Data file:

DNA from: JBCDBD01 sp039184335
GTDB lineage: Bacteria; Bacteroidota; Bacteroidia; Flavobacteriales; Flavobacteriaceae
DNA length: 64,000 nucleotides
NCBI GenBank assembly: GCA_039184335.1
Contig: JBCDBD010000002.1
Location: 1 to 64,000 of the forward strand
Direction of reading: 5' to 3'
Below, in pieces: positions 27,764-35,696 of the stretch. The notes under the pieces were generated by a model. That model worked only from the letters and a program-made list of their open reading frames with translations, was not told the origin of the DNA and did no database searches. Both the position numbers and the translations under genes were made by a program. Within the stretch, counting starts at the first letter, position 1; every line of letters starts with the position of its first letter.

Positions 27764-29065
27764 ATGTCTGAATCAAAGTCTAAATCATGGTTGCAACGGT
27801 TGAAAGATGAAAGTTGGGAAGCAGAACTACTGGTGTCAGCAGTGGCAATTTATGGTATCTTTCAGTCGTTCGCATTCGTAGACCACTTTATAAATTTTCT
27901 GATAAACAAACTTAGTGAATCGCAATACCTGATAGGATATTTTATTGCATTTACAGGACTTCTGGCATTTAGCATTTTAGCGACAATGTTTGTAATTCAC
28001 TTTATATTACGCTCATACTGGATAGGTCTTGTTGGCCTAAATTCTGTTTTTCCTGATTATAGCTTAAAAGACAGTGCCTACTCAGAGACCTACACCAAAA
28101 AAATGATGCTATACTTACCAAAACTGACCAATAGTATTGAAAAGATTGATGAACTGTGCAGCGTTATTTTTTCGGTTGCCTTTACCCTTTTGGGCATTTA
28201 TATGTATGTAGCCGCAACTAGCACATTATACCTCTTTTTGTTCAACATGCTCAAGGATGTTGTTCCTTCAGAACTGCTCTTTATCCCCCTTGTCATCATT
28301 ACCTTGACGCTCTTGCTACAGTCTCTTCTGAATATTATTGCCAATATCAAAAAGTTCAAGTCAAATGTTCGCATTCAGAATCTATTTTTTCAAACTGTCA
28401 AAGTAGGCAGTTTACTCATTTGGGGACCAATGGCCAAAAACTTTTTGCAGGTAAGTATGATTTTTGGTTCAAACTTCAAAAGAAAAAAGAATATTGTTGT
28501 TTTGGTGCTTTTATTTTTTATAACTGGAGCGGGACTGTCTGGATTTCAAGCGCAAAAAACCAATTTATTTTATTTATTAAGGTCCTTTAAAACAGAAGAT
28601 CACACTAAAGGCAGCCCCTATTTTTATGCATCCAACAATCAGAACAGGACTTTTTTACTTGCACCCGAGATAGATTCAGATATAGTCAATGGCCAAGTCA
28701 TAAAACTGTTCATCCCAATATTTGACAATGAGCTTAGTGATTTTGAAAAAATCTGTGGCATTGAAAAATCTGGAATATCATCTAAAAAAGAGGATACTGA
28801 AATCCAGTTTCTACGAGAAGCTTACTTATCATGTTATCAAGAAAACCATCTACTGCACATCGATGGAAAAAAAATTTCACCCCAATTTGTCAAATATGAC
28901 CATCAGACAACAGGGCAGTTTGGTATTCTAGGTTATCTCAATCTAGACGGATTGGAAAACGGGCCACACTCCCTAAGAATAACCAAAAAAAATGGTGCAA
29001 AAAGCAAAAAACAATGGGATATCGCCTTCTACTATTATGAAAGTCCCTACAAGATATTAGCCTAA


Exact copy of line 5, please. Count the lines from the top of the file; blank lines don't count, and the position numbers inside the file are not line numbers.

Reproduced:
Contig: JBCDBD010000002.1